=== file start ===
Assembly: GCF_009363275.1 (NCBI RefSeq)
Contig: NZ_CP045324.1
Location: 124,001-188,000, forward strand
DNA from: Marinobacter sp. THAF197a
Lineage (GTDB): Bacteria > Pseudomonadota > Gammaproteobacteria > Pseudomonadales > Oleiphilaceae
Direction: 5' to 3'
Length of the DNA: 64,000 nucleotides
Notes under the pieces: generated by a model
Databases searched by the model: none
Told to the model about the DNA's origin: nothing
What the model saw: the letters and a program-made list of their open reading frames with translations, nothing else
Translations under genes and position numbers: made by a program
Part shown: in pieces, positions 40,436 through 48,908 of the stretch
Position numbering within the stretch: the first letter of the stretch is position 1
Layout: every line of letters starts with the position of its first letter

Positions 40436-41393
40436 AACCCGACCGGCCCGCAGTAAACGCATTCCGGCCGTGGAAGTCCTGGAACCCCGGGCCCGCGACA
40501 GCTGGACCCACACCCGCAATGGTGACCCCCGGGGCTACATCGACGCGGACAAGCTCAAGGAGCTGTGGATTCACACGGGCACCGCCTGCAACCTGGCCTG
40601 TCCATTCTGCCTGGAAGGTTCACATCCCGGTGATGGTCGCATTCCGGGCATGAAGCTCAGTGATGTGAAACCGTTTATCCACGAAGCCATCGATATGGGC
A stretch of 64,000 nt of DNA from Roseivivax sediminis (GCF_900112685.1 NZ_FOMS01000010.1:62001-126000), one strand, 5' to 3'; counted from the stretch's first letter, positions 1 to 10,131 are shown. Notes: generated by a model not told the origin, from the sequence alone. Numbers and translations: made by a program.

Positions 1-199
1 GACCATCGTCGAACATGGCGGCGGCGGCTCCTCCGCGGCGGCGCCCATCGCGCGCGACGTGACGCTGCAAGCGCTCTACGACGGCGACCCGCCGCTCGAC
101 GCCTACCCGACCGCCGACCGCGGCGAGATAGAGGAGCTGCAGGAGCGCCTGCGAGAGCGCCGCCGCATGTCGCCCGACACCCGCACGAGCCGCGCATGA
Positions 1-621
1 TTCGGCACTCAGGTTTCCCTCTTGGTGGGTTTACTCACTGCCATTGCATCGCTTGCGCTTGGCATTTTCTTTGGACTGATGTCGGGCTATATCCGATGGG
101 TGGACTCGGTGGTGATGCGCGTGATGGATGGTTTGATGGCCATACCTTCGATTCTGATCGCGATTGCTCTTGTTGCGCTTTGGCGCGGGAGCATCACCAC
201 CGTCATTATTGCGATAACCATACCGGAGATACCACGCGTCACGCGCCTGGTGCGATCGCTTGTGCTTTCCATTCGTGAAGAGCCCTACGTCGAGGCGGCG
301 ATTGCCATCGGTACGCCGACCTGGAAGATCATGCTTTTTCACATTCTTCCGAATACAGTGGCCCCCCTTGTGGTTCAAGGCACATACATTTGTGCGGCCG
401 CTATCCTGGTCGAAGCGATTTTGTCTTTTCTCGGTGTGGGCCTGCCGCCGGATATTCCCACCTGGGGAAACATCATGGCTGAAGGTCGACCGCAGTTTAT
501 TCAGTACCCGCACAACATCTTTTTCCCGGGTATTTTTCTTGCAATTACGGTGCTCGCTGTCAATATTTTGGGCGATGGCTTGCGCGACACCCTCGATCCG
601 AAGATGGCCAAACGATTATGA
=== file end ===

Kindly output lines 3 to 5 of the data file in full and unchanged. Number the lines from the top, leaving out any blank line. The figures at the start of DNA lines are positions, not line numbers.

Location: 124,001-188,000, forward strand
DNA from: Marinobacter sp. THAF197a
Lineage (GTDB): Bacteria > Pseudomonadota > Gammaproteobacteria > Pseudomonadales > Oleiphilaceae